1. LOOK FORWARD TO IT
Insomniacs and bad sleepers dread the thought of going to bed. “Not another night of boring staying awake!” they moan. I was a member of this group for quite a while. The answer: turn it around. Make night time an exciting time, something to look forward to. How? My personal solution has been the discovery of the audio book.
Nowadays I can’t wait to get into bed and turn on my mp3 player. Bedtime has become a joy. The thrill of the storyline unfolding dominates: no space for worry about not sleeping. Some people like to turn on a light and read; the great thing about the audio book alternative is that you can keep those little peepers closed. And even if it takes a while to waft off to dreamland, there’s the fun of fiction along the way.
Interestingly, the more engaging the novel, the harder to stay awake. It’s important to choose a book that really grabs you and is outside your work zone or regular field of interest. Be adventurous.
2. RECONSIDER THE WORN-OUT APPROACHES
Familiar with the conventional sleep-easy advice? The before-bed rituals of warm bath, warm drink, soothing music, dim lights, switched off screens, controlled environment, no stimulants or stimulation, visualising a peaceful place, don't think, plan or worry (that’s possible?). This approach certainly has its place but its downfall as well.
The issue with pre-sleep rituals is that they can exacerbate our pre-sleep anxiety. We take these measures only when we’re worried about not sleeping. The worry drives us, disguised as sensible behaviour. Dr Guy Meadows, director of The Sleep School in London, http://www.thesleepschool.org/cautions that the ritual approach can provoke more anxiety than it alleviates.
“Being reliant on unnatural night time rituals or props (e.g. warm baths, pills, alcohol) can fuel sleep anxiety and further sleeplessness. Gently let go of the props and follow a normal and regular wind down each night to retrain your brain to sleep.”
When our conscious mind worries about sleeping it activates ancient, survival-related pathways in our brain which keep us wakeful. A vicious cycle ensues: short periods of sleeplessness caused by temporary factors spiral into a dread-fueled wakefulness that develops into clinical insomnia.
3. SLEEP WHEREVER, HOWEVER
The usual picture of sleeping is to lie flat on a comfortable bed in a quiet bedroom. But Dr Meadows adds that many of his sleep clients “can spend the evening falling asleep in front of the television, but when they go to the bedroom, their hearts start racing.”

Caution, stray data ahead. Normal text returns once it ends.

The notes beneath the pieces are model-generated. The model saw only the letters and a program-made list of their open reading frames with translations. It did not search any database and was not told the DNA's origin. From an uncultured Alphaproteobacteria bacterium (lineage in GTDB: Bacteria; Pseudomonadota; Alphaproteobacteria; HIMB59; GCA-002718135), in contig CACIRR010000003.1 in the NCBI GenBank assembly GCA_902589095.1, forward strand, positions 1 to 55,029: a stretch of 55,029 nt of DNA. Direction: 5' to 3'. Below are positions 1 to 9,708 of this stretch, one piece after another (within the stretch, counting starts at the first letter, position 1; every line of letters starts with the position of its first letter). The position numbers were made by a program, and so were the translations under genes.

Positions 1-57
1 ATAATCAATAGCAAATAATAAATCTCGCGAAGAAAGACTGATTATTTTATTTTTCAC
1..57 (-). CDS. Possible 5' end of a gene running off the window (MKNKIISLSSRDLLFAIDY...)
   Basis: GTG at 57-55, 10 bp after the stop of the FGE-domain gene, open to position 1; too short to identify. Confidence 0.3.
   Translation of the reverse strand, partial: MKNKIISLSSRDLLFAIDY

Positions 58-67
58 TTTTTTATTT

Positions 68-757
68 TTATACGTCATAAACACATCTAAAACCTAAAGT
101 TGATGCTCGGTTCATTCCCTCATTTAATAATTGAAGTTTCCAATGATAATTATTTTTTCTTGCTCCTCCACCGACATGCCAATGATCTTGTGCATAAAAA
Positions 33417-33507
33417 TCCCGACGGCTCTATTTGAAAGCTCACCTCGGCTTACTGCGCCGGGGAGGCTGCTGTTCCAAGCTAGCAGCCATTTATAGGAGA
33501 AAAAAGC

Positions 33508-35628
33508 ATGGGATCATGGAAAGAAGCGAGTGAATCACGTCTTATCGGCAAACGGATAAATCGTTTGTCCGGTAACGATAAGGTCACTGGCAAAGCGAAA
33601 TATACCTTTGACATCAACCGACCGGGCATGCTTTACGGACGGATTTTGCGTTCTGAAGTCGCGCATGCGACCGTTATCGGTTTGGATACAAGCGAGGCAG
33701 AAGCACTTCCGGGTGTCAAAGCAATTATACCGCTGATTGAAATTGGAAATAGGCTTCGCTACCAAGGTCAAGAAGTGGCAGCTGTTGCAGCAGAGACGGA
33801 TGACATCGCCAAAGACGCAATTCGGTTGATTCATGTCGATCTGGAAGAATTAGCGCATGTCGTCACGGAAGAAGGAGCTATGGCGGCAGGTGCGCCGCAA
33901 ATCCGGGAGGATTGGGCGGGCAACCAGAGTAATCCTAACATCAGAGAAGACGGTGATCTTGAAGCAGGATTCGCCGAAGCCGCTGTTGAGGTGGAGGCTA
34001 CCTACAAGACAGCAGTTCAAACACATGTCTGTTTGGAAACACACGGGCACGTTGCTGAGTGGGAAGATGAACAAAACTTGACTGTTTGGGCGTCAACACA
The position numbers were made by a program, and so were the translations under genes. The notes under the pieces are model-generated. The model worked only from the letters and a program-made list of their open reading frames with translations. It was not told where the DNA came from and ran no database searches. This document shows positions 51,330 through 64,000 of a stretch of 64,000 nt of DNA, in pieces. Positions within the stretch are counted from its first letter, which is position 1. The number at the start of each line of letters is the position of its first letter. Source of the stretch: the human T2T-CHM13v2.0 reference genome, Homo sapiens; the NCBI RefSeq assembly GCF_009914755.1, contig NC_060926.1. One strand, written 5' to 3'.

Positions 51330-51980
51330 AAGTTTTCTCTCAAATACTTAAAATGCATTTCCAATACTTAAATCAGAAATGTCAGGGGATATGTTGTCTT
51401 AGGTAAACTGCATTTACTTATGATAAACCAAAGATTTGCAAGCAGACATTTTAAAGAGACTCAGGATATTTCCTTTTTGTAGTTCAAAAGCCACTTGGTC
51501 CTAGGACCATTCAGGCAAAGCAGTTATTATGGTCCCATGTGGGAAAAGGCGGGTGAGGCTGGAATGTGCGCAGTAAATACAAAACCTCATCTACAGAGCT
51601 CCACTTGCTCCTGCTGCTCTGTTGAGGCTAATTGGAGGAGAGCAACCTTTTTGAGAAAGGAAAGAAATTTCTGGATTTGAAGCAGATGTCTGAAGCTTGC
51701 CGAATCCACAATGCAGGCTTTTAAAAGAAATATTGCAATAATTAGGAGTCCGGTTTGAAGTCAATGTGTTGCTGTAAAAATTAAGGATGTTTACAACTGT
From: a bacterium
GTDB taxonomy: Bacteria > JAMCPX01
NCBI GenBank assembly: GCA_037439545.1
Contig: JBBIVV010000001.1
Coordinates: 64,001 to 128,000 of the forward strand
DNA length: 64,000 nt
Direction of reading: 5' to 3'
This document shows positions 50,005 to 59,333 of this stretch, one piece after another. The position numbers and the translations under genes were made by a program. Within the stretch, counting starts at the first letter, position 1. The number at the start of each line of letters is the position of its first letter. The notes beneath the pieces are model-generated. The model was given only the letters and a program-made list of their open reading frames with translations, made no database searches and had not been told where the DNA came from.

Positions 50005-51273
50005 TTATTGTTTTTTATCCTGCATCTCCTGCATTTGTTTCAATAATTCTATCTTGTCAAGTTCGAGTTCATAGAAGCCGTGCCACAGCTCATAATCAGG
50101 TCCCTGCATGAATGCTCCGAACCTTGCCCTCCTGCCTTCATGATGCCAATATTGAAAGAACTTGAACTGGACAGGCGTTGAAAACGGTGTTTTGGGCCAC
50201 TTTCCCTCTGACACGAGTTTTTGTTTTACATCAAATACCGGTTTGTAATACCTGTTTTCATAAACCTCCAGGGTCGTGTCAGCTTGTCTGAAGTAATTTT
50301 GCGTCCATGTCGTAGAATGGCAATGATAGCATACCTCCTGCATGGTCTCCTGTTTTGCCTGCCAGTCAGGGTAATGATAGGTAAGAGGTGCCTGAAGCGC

So, if you fit this picture, why not sleep the whole night on the couch in front of the TV? It’s amazing where an insomniac can sleep when the conditions are right. At one point I repeatedly found myself lulled to sleep, in the middle of the day, by the beat of Eminem pumping from my teenage son’s bedroom ipod. Nowadays I sleep best when I nod off propped up in bed rather than lying flat. Weird? Tell me about it!
4. DON’T FREAK OUT IF YOU WAKE UP
It made a huge difference psychologically when I heard that it’s normal for humans to wake up many times during the night. It’s part of the natural sleep cycle and ancient habit of checking for danger. However most of us get straight back to sleep without noticing. As insomnia took hold I’d gained the habit of freaking whenever I surfaced and would instantly be wide awake. These days I turn on my audio book, maybe dab some lavender oil on my wrist, and snooze off again.
5. A GOOD LAUGH
A good belly-laugh works wonders for the nervous system, which in turn promotes a good night’s sleep. It resets the baseline parasympathetic chill-out mode and neutralises the culprit that keeps us awake: the ‘emergency’ sympathetic system that powers anxiety pathways.
6. THE MINDFULNESS APPROACH
Training in mindfulness techniques such as Acceptance Commitment Therapy (ACT) supports every area of our life, waking and sleeping. My earlier post Hello Mind is an example. When it comes to sleep issues, embracing acceptance instead of struggle is invaluable. Dr Matthews includes ACT in his sleep-education kit, and instructs: “Welcome everything that shows up in your mind and your body. Buying into fearful thoughts or strong emotional reactions at night can keep you awake. Learning to change your relationship with them by getting to know them and even welcoming them when they arrive will reduce arousal levels and lessen your sleep struggle.” http://www.huffingtonpost.co.uk/dr-guy-meadows/how-to-sleep-well-every-night_b_4941759.html
7. LESSER-KNOWN PRE-BED RITUALS
· Soak Your Feet In Warm Water for 10 minutes before bed
· Take fish oil tablets on a daily basis (1000 mg a.m. and p.m.)
· Chew the Schuessler Tissue Salt ‘Kali Phos’ nerve nutrient if you lie awake during the night. It’s great for worry or excitement. (No, I don’t work for the company, but everyone to whom I’ve recommended it agrees it's excellent.)
On the conventional level, I have a personal penchant for
lavender oil. Sometimes the warm drink before bedtime hits
the spot. Here’s hoping my sleeping tips work for you.
But if not, please don’t lose sleep over it.
Mindfulness techniques are excellent for reducing the hyper-arousal caused by underlying worry that keeps us awake. Checkout my other blog posts on the subject:-
Manage your time online to avoid late sessions before bed.
Manage Your Time Online (plus cute Timers for Kids).
Hello Mind. Reduce anxiety with this wonderful practice from popular and respected Acceptance Commitment Therapy
HELLO MIND: Cinderella's Circular Thoughts
The standing desk. When your body has worked efficiently you are more thoroughly tired at the end of the day.
TOSS THAT CHAIR: TAKE A STAND AGAINST SITTING
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